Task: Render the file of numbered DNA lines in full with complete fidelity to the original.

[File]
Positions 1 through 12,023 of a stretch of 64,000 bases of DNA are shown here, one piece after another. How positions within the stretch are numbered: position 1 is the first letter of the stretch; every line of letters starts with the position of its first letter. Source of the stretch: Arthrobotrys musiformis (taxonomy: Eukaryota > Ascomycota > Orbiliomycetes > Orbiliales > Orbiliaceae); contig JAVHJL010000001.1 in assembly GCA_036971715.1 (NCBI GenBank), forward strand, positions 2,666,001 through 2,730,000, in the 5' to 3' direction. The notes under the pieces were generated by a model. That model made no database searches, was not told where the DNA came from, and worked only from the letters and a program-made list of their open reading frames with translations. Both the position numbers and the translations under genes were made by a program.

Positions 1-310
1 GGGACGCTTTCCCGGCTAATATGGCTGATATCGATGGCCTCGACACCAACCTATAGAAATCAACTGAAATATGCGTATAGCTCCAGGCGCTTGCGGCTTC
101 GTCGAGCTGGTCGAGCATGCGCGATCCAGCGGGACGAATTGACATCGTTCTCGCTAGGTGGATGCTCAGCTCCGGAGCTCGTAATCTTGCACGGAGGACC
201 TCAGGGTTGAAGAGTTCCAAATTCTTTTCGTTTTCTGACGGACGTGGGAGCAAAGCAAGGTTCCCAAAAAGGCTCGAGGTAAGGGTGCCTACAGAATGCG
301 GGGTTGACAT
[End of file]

Positions 1 through 12,023 of a stretch of 64,000 bases of DNA are shown here, one piece after another. How positions within the stretch are numbered: position 1 is the first letter of the stretch; every line of letters starts with the position of its first letter. Source of the stretch: Arthrobotrys musiformis (taxonomy: Eukaryota > Ascomycota > Orbiliomycetes > Orbiliales > Orbiliaceae); contig JAVHJL010000001.1 in assembly GCA_036971715.1 (NCBI GenBank), forward strand, positions 2,666,001 through 2,730,000, in the 5' to 3' direction. The notes under the pieces were generated by a model. That model made no database searches, was not told where the DNA came from, and worked only from the letters and a program-made list of their open reading frames with translations. Both the position numbers and the translations under genes were made by a program.

Positions 1-310
1 GGGACGCTTTCCCGGCTAATATGGCTGATATCGATGGCCTCGACACCAACCTATAGAAATCAACTGAAATATGCGTATAGCTCCAGGCGCTTGCGGCTTC
101 GTCGAGCTGGTCGAGCATGCGCGATCCAGCGGGACGAATTGACATCGTTCTCGCTAGGTGGATGCTCAGCTCCGGAGCTCGTAATCTTGCACGGAGGACC
201 TCAGGGTTGAAGAGTTCCAAATTCTTTTCGTTTTCTGACGGACGTGGGAGCAAAGCAAGGTTCCCAAAAAGGCTCGAGGTAAGGGTGCCTACAGAATGCG
301 GGGTTGACAT